239 Days in America

A Social Media Documentary following 'Abdu'l-Bahá in 1912

July 21, 1912
New York, NY
Storify Feature

Deeds, Not Words

THROUGHOUT HIS TIME in America, ‘Abdu’l-Bahá spoke on peace, social justice, generosity, and even thankfulness. In each case he stressed the need for practical solutions over mere words. “Those who do most good use fewest words,” he once commented.

On May 14, 1912, ‘Abdu’l-Bahá delivered a talk to the leaders of the peace movement at the Lake Mohonk Conference on International Arbitration in the Shawangunk Mountains outside of New York. He laid out a number of principles necessary to peace, including the elimination of the extremes of wealth and poverty, and the need for harmony between the systems of science and religion. The next day, to a group of youth, he noted: “It is very easy to come here, camp near this beautiful lake, on these charming hills, far away from everybody and deliver speeches on Universal Peace. These ideals should be spread and put in action over there, [Europe] not here in the world’s most peaceful corner.”

Even as a prisoner under house arrest in ‘Akká, ‘Abdu’l-Bahá took action to provide solutions to the needs of the community. He set up a school to educate children, helped feed the poor and find them jobs, and encouraged his fellow exiles to attend to the sick, crippled, and aged, regardless of their religion. In America, ‘Abdu’l-Bahá continued this pattern, making a point of visiting the Bowery Mission in New York.

On May 30, 1912, at the Theosophical Lodge in New York, ‘Abdu’l-Bahá pointed out that knowledge is not enough to solve the world’s problems. “To admit that health is good does not constitute health,” he said. Knowledge must be applied, he said, “the remedy carried out.”

Even in such matters as thankfulness ‘Abdu’l-Bahá stressed the need for deeds over words. To an audience on the Upper West Side on July 15, 1912, ‘Abdu’l-Bahá described two ways of giving thanks. “There is verbal thanksgiving, which is confined to a mere utterance of gratitude,” he noted. “This is of no importance because perchance the tongue may give thanks while the heart is unaware of it.” Real thankfulness, he offered, “expresses itself in the deeds and actions.” He told his audience to “render good deeds, be self-sacrificing, loving the servants of God, forfeiting even life for them, showing kindness to all the creatures.”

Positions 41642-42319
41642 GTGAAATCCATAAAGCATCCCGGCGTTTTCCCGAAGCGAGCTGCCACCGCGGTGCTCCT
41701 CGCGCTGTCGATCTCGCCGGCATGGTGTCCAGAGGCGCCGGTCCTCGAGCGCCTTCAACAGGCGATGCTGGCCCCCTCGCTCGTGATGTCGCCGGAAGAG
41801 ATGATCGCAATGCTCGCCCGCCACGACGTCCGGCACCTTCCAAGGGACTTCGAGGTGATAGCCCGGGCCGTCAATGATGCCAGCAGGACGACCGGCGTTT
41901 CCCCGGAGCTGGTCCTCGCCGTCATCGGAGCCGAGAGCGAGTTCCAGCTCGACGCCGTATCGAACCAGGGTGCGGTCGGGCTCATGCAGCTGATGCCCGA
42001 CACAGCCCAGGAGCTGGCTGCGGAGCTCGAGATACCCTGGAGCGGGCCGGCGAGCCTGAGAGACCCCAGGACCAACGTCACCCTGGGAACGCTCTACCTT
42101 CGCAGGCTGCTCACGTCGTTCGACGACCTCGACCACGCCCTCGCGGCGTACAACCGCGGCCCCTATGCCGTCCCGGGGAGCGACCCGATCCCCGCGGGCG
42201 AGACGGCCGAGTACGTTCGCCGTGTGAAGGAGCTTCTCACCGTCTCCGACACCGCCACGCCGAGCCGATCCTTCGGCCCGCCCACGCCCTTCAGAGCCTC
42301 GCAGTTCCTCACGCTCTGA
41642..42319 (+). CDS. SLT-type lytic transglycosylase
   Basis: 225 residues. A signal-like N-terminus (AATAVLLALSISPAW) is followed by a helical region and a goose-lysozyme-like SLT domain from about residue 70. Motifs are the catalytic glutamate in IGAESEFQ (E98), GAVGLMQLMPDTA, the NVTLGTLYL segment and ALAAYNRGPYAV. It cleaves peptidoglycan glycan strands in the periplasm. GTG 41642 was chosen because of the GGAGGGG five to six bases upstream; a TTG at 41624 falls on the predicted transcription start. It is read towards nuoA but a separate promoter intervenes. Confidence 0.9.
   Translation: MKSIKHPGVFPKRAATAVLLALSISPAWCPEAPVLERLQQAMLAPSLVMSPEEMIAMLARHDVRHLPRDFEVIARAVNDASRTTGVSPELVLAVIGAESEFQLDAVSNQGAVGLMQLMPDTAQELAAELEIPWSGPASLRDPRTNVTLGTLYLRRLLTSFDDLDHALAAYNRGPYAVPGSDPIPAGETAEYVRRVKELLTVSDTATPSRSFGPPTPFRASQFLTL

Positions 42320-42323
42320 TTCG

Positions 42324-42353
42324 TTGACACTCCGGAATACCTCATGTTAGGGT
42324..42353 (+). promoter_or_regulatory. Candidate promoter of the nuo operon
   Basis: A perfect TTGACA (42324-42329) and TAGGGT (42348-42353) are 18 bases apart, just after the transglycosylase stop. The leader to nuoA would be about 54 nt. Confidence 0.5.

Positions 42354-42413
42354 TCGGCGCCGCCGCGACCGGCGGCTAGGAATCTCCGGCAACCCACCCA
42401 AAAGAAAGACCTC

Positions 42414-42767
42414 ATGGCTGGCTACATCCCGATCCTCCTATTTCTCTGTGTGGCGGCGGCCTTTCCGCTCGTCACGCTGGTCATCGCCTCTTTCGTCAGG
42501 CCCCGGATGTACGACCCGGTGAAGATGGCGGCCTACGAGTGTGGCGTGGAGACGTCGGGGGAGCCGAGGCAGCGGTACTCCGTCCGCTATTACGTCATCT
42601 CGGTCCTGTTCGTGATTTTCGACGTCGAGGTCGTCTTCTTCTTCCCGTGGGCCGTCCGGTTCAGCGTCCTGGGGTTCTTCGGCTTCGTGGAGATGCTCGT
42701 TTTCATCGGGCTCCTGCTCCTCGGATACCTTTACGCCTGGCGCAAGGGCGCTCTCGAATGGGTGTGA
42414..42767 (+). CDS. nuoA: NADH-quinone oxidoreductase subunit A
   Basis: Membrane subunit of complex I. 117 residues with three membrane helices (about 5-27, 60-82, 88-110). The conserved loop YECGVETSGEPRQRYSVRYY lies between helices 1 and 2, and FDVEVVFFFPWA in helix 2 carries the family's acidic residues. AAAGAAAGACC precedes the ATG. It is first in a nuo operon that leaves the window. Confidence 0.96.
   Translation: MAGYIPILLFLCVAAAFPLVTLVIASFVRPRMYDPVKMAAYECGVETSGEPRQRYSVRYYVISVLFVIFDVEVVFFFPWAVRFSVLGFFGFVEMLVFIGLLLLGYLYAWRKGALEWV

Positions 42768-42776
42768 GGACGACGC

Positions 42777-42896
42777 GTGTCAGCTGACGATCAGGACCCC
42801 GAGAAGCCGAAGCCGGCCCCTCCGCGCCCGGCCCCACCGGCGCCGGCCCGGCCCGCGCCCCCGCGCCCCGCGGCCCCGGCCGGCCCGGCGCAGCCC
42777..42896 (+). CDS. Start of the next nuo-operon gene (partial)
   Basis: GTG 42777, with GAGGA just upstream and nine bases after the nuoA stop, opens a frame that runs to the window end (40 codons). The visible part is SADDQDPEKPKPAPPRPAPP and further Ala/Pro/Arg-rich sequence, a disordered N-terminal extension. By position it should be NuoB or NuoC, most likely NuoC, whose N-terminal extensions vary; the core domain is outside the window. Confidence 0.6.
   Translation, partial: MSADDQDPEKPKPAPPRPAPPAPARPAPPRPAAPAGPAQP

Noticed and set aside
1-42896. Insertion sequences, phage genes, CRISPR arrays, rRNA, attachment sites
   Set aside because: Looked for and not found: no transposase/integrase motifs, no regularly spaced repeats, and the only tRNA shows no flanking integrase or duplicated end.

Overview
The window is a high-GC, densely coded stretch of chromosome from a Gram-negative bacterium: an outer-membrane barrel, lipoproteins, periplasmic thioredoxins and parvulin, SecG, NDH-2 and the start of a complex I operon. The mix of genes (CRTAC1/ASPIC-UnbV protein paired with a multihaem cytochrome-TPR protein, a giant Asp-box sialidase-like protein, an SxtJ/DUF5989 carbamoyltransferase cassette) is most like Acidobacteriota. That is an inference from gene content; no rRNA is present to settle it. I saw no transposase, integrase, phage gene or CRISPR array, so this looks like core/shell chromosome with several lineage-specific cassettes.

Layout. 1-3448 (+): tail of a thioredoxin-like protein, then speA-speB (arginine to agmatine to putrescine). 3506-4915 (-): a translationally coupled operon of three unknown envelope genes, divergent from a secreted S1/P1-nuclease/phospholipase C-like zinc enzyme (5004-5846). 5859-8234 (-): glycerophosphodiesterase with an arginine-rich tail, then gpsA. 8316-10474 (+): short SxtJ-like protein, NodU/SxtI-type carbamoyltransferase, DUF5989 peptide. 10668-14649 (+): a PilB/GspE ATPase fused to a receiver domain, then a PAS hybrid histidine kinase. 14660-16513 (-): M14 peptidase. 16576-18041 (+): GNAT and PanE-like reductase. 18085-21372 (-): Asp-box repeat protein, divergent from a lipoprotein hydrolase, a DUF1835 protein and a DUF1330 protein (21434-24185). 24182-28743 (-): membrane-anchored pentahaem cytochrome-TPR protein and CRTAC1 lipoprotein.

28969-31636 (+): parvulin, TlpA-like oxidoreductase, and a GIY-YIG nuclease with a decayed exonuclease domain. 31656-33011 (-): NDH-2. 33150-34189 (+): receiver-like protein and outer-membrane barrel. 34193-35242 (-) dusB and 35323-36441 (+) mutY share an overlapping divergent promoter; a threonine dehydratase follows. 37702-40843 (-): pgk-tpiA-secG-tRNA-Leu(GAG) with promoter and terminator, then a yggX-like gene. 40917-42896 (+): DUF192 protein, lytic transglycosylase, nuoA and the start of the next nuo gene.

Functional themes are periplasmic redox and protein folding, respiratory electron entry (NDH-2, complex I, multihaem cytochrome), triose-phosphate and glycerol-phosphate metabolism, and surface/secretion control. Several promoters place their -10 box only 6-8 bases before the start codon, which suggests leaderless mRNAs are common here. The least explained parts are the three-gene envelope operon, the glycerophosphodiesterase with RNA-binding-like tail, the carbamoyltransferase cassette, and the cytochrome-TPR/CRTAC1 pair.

After reading a prayer about “renunciation,” Reverend Howard Colby Ives, an American who wrote a book that described his interactions with ‘Abdu’l-Bahá, questioned the concept. Renouncing the world, he said, “smacked of papacy and the monkish cell.” But Ives soon discovered that ‘Abdu’l-Bahá meant he should act without attachment to material things — it had nothing to do with removing himself from society. Ives remembered that ‘Abdu’l-Bahá told him that it was time for “great things.” “[W]ith literally flashing eyes and emphatically raised hand,” Ives wrote, ‘Abdu’l-Bahá exclaimed that “I should remember His words that This is a Day for very great things — VERY GREAT THINGS.”


  • Philip Cantor

    The best way to join the conversation today is to ACT in a way that we would not have acted before reading this article. Maybe the “conversation” on this one should be tomorrow, telling what we DID today. 🙂

    • http://www.facebook.com/profile.php?id=100003295938534 Rob Sockett

      That’s an excellent point Philip. Or at least wait until the end of the day to converse here about what we did today! 

      For me, the question of why we find it easy to talk, but have difficulty acting, is simply because it’s far more difficult to act. Action requires a higher level of sacrifice, and brings us out of our comfort zone. Meaningful action also typically requires a long term commitment. 

      • Charles_Boyle